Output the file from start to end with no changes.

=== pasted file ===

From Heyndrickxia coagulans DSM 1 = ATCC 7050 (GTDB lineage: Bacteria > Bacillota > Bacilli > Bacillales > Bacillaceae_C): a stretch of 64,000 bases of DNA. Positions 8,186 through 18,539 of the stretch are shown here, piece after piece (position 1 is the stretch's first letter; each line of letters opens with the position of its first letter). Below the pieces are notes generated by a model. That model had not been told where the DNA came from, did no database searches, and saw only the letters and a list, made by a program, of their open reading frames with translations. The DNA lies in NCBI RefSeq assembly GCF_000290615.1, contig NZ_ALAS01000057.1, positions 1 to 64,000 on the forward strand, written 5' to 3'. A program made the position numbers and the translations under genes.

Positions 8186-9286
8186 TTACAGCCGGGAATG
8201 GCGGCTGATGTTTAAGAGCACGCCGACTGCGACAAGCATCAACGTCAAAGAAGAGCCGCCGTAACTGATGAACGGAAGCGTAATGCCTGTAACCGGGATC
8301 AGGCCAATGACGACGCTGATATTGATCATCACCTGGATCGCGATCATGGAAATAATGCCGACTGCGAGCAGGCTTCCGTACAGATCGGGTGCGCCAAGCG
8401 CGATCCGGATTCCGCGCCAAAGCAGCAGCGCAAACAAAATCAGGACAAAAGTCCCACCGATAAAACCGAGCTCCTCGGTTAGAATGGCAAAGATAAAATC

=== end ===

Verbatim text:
From Heyndrickxia coagulans DSM 1 = ATCC 7050 (GTDB lineage: Bacteria > Bacillota > Bacilli > Bacillales > Bacillaceae_C): a stretch of 64,000 bases of DNA. Positions 8,186 through 18,539 of the stretch are shown here, piece after piece (position 1 is the stretch's first letter; each line of letters opens with the position of its first letter). Below the pieces are notes generated by a model. That model had not been told where the DNA came from, did no database searches, and saw only the letters and a list, made by a program, of their open reading frames with translations. The DNA lies in NCBI RefSeq assembly GCF_000290615.1, contig NZ_ALAS01000057.1, positions 1 to 64,000 on the forward strand, written 5' to 3'. A program made the position numbers and the translations under genes.

Positions 8186-9286
8186 TTACAGCCGGGAATG
8201 GCGGCTGATGTTTAAGAGCACGCCGACTGCGACAAGCATCAACGTCAAAGAAGAGCCGCCGTAACTGATGAACGGAAGCGTAATGCCTGTAACCGGGATC
8301 AGGCCAATGACGACGCTGATATTGATCATCACCTGGATCGCGATCATGGAAATAATGCCGACTGCGAGCAGGCTTCCGTACAGATCGGGTGCGCCAAGCG
8401 CGATCCGGATTCCGCGCCAAAGCAGCAGCGCAAACAAAATCAGGACAAAAGTCCCACCGATAAAACCGAGCTCCTCGGTTAGAATGGCAAAGATAAAATC